Token Distributions and Supply Schedules – What is the Recipe for Success?

11 May 2023

 

Investors in the wild west of cryptocurrencies must evaluate a project's long-term viability but fear not. There are ways to do it! Examining a token's supply distribution and supply distribution schedule can help determine if a project is fairly launched and if its founders and developers are incentivized enough to see it through to completion.

Supply distribution refers to how a token's total supply is distributed among different entities. This distribution must be fair, or it can lead to centralization, manipulation, and market volatility. From time to time, a new project or layer-1 comes by (this time it was SUI that triggered me to write this story), which becomes a textbook example of how not to distribute tokens. 

Imagine you’re in line for pizza, and you see that the people in front of you are getting a slice for just $1. Now you come up to the counter and they charge you $10 for the same slice! I know most people would be quite upset about this, but unfortunately, this is the reality that both traditional finance, and crypto live in. I have always been a strong supporter of crypto. Not just for the sake of decentralization or self-custody, but also for the ability to offer the same financial opportunities regardless of who you are. I always like to say that everyone buys Bitcoin for the price they deserve. Relative to future generations acquiring you may be better off taking the chance to be an early adopter. I think this is especially relevant for layer 1 cryptocurrencies, which aim to be a universal currency on and beyond their open-source platform.

For many new tokens this analogy doesn’t work anymore, because token distributions and supply schedules have gotten a lot more complicated. Let’s use Sui (SUI) and Aptos (APT) as examples, both layer-1’s well known for being spin-offs of the failed Meta project “Diem”. A significant portion of tokens are reserved for the team, venture capital investors, early contributors and test net participants (largely comprising of VCs). It is only afterwards that the token is introduced to public sales, This can be done in a variety of ways, such as through investment tiers or lock drops. What does the initial token distribution look like for some well-known cryptocurrencies?

Initial Token Distributions for the Top 5 Blockchains

Initial Token Distributions for the Top 5 Blockchains

Source: Messari, data as of 30/04/2023.

Clearly, there is not just one recipe for success as all the top blockchain networks and their tokens are relatively successful compared to their competitors further down the line. Ethereum has a strong and community-driven development team which makes up for the lack of incentives. Solana has high incentives to build and use the technology but it lacks in terms of community relative to Ethereum. 

For SUI, half the supply of the tokens is allocated to the Community Reserve—a fund managed by the Sui Foundation. This is significantly more than what we have seen in previous projects. Most of the remaining tokens will be allocated to those who contributed to the project, and 14% will be allocated to investors according to the Sui Foundation. SUI is meant to be a currency on the Sui network, but potentially outside of the network as well. Imagine if the ECB would do the same when developing a Digital Euro, it would create some social unrest. I know that this isn’t an entirely fair comparison because tokens are also used as a funding method and for their utility on the network. Perhaps projects should find other ways to reward team members, early contributors and the community as opposed to diluting the supply of the network’s currency.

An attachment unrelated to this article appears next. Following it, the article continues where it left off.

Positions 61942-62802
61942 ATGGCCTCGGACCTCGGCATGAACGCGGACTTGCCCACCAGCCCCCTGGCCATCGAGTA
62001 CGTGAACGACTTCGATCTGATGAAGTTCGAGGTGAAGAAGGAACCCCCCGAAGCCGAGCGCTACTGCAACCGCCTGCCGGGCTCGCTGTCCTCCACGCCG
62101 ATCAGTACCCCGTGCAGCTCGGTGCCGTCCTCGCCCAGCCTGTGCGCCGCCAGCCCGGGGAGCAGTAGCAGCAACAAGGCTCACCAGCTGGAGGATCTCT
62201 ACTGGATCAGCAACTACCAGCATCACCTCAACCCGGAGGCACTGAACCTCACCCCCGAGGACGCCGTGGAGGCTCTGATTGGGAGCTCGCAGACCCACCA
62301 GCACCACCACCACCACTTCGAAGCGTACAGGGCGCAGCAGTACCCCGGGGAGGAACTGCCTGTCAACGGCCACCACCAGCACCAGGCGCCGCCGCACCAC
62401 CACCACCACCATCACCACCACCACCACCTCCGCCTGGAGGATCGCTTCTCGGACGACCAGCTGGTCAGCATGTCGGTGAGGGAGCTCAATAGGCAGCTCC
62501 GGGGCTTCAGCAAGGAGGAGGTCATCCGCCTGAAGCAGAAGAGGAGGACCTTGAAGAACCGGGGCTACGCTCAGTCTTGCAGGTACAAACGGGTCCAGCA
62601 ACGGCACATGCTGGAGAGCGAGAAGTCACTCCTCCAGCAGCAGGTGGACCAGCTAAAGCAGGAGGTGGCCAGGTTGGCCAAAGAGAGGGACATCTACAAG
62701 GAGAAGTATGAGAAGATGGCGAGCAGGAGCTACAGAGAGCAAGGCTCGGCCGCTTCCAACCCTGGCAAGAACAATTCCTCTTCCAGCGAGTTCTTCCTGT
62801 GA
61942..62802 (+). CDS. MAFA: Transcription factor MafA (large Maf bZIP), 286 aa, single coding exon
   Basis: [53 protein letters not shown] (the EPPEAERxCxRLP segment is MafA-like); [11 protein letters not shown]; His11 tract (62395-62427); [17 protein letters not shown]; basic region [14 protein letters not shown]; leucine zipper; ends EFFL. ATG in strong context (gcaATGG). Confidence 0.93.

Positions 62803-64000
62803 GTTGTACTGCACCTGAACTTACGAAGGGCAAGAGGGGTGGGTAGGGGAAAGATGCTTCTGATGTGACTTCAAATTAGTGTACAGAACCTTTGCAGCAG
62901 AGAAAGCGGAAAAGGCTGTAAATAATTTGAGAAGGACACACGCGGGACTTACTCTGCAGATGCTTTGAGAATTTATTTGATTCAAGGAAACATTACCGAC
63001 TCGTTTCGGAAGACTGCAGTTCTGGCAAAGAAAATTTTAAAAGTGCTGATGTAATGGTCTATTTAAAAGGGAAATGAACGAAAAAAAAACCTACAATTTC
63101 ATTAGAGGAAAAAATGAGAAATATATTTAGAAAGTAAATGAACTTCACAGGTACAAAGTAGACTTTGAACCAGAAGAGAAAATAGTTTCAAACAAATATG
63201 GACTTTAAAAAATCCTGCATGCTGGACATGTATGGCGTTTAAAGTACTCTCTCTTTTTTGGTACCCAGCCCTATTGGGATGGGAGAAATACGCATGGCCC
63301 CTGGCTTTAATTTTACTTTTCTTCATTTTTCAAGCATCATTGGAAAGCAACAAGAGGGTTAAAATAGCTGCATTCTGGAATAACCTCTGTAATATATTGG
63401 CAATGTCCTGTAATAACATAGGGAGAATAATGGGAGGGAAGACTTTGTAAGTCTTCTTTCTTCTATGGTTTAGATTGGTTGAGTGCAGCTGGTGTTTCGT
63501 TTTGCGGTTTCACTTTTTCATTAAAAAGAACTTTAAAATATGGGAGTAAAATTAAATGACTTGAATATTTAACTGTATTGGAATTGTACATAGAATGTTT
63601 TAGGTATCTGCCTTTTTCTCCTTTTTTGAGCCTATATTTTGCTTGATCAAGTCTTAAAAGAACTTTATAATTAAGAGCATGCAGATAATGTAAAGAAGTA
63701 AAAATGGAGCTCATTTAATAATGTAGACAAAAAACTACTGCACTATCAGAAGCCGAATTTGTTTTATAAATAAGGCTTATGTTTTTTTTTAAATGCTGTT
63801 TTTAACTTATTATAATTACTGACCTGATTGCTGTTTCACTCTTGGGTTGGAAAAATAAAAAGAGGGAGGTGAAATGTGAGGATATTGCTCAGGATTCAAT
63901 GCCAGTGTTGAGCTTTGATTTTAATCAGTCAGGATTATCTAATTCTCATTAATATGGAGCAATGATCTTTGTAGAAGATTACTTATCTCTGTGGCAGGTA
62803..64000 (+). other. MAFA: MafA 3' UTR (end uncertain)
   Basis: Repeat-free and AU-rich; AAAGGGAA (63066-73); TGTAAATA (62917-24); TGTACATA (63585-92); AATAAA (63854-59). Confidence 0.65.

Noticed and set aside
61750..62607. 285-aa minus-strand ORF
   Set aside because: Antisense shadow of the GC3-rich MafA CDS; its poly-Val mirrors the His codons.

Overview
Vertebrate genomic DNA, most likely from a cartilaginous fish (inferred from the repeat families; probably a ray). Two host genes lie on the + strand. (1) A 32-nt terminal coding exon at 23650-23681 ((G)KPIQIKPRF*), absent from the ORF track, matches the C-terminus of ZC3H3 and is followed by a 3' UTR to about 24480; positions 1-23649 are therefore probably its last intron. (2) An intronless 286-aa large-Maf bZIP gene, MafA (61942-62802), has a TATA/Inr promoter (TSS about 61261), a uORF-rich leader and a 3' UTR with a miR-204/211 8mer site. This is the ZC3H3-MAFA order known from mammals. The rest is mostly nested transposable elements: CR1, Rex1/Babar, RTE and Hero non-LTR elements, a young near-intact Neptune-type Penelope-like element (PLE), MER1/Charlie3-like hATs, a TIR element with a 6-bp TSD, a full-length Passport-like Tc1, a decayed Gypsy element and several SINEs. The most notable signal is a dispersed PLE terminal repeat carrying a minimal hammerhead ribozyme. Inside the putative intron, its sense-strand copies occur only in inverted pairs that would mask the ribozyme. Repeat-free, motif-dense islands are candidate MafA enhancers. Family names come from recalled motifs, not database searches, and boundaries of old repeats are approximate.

Next, we should look at the supply distribution schedule. This is how the token supply is released over time, which can be done in various ways, including pre-mining, airdrops and lock drops. Pre-mining can give early investors and the project team an unfair advantage. Airdrops can artificially inflate the perceived value of a token, leading to market manipulation. Seed investments from venture capitalists can be a good sign, but they can also raise funds without selling tokens to the public. In most recent token drops, not all tokens are released at the time of sale. A significant portion of tokens are vested (essentially meaning that they are locked), and a portion of tokens become available periodically in a pre-programmed manner.

Investors should look for projects with a fair supply distribution that is diverse among different entities. This can help prevent centralization, market manipulation and create a sustainable ecosystem. Investors should also look for projects with a transparent supply distribution schedule that outlines how and when the token supply will be released over time. This transparency helps investors understand a project's long-term viability and gain confidence in its potential for success.

In conclusion, examining a token's supply distribution and supply distribution schedule is a useful way to evaluate a project's long-term viability. It ensures that a project is fairly launched and that its founders and developers are incentivized to see it through to completion. So, let's hope for a pizza party where everyone gets a fair share of the pizza. As always, investors should do their research before investing in any project. 

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